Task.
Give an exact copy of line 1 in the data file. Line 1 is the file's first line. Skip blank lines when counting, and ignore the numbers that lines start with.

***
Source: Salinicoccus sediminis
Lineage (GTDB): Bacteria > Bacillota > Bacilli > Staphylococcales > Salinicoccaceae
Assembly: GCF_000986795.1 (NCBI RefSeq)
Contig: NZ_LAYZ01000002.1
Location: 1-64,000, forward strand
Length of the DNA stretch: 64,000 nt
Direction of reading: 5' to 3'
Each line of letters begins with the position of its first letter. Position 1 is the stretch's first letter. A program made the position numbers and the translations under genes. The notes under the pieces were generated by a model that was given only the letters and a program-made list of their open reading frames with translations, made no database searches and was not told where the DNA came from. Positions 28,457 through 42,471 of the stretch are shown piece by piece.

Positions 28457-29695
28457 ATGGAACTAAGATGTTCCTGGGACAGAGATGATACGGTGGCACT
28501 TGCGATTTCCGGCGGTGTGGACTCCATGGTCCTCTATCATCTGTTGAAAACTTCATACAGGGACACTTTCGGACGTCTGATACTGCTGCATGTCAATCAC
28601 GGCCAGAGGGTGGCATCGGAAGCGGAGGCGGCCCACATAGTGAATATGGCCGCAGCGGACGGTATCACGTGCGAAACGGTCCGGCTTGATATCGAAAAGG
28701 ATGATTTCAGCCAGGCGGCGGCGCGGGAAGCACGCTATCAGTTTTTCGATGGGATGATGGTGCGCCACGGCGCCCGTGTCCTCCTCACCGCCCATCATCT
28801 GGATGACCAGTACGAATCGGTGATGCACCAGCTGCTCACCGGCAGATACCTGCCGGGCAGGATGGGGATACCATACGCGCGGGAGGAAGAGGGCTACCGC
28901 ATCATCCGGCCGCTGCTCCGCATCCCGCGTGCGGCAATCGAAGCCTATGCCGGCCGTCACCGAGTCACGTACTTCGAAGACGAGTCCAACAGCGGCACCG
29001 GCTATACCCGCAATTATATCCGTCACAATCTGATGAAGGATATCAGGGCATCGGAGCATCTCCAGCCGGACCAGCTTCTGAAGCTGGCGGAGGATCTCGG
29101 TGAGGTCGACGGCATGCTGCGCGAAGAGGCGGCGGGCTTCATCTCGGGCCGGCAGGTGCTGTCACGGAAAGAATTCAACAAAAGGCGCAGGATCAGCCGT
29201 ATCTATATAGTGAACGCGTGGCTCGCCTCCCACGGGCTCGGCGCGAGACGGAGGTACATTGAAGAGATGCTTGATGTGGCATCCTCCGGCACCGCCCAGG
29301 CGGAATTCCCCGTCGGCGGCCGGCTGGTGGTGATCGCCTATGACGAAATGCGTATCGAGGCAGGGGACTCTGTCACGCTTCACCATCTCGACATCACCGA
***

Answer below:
Source: Salinicoccus sediminis